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Opabinia regalis - Wiki
Subject: Opabinia regalis - Wiki
Opabinia regalis.jpg
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Opabinia regalis - Wiki

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[Photo] My reconstruction of the enigmatic Cambrian beast, Opabinia regalis trying to eat an Ottoia priapulid. With the cnidarian Thaumaptilon walcotti, and the arthropods Sarotrocercus oblita, Burgessia bella, Naraoia compacta, Habelia optata, and the sponge and Choia carteri. Author:

Fossil range: Middle Cambrian

Opabinia is a fossil animal found in Cambrian fossil deposits. Its sole species, Opabinia regalis, is known from the Middle Cambrian Burgess Shale of British Columbia. Myoscolex, from the Lower Cambrian Emu Bay shale of South Australia, is a possible relative. The discoverer of Opabinia, Charles Doolittle Walcott, named it after a local mountain, Opabin Peak in the Canadian Rockies. It is known from fewer than twenty good specimens.

The animal was segmented and had an unmineralized exoskeleton. Total body length ranged from 40 to 70 millimeters. The head carried five stalked eyes that would have given their owner a range of vision of almost 360°, and a long, flexible, hose-like proboscis. At the end of the proboscis were grasping spines; these are theorised to have served as a grab to catch prey, which would then be brought to the mouth, which was located underneath the head, behind the base of the proboscis.

The body segments each featured a set of gills and a pair of flap-like appendages that are also dissimilar to other known animals of the time, save Anomalocaris. The three rearmost flaps formed the tail. Unlike known arthropods, the head does not appear to be formed from fused segments.

Opabinia is thought to have lived on top of the soft sediment on the seabed, although it presumably could have swum after prey using its side flaps. On the bottom, the proboscis could have plunged into burrows after worms. It could also have been used to rapidly stir up sea floor sediment in search of food. If this were the case, Opabinia would then have folded back the proboscis to bring the food to its mouth on the underside of its head.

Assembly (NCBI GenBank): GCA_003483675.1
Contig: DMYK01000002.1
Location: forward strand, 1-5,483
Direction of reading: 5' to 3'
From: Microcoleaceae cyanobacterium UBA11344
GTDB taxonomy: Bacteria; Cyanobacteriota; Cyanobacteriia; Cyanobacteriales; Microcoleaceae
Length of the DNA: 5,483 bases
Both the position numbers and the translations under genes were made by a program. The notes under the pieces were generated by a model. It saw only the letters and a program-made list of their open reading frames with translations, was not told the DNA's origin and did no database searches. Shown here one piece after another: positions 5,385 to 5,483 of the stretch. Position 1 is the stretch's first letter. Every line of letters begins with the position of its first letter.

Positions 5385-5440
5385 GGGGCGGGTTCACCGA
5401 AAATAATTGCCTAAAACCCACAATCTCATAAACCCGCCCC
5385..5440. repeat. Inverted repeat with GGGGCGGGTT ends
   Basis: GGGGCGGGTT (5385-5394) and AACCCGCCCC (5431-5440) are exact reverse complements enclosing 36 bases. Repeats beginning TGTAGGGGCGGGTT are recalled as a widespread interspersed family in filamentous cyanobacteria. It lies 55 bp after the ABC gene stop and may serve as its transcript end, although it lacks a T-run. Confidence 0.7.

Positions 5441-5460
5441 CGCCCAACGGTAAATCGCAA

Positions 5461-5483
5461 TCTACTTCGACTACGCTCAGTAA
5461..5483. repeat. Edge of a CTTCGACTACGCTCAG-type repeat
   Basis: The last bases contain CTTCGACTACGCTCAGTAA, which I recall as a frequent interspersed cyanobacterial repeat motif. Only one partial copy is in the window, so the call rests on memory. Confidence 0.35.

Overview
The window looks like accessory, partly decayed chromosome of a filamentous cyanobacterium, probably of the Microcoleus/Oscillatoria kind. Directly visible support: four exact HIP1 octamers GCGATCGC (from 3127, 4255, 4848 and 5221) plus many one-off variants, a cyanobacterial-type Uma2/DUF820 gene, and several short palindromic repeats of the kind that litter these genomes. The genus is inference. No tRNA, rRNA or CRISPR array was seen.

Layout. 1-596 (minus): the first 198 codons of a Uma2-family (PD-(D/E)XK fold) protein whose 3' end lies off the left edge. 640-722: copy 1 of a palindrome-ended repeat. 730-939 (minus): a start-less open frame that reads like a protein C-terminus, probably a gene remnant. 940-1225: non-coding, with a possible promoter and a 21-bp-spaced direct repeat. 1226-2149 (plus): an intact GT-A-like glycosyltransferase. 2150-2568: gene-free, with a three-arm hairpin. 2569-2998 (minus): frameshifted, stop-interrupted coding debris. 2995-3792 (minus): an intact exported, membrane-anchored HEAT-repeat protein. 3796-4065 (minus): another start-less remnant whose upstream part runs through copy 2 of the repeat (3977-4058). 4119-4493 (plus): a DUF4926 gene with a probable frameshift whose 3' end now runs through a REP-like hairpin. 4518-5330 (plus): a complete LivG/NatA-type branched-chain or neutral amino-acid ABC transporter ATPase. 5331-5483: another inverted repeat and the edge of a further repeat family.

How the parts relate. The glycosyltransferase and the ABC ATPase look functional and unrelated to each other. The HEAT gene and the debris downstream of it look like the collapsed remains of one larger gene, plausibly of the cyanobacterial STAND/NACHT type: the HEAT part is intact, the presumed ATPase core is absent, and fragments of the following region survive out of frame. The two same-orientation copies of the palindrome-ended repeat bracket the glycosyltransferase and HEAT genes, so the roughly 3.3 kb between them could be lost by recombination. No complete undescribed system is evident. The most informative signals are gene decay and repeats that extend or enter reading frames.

History of classification
The unusual morphology of Opabinia led to several attempts at classification in the last 100 years. For example, Walcott, the original describer, considered it to be an anostracan crustacean, whilst Leif Størmer, following earlier work by Percy Raymond, thought that it belonged to the so-called "trilobitoids". However, modern studies of Opabinia were initiated by the comprehensive redescription by Harry Blackmore Whittington in 1975, who showed that the frontal structure was a flexible, probably fluid-filled nozzle. Whittington could find no evidence for arthropodan jointed limbs, despite dissecting through the body of the animal to where they would be expected to be found.

The lack of limbs, the annulated but not articulated body, and the unusual lateral lobes with gills led Whittington to conclude that Opabinia was no arthropod. Although he left its classification above the family level open, he considered that it may have been a representative of the ancestral stock from which both the annelids and arthropods arose. The demonsration that Opabinia, and other taxa such as Marrella and Yohoia, cannot be accommodated in modern groups was one of the primary reasons that Stephen J. Gould in his book on the Burgess Shale Wonderful Life, considered that Cambrian life was much more diverse and "experimental" than the extant fauna.

At the time that Whittington's redescription of Opabinia was published, the animal appeared unique. However, a decade later in 1985, Derek Briggs and Whittington published a description of Anomalocaris, also from the Burgess Shale. The Swedish palaeontologist Jan Bergstr??m soon suggested that the two animals were related, based on their shared lateral flaps with gills, stalked eyes and other features. In 1996, Graham Budd suggested that Opabinia was in fact a lobopod, and that it fell within the stem group of the Euarthropoda, along with the anomalocaridids. The details of Budd's reconstruction have recently been criticised by Zhang and Briggs, although they retain Budd's original placement of Opabinia and Anomalocaris in the euarthopod stem group. The morphology of Opabinia thus remains controversial in several details.

The resemblance of Opabinia to some of the so-called "great appendage" arthropods such as Yohoia has led some workers either to place these arthropods at the top of the euarthropod stem group, or to return Opabinia to the euarthropod crown group, in the stem group of the chelicerates. Thus, despite general agreement that Opabinia belongs within the total group of the arthropods, its exact placement remains disupted.
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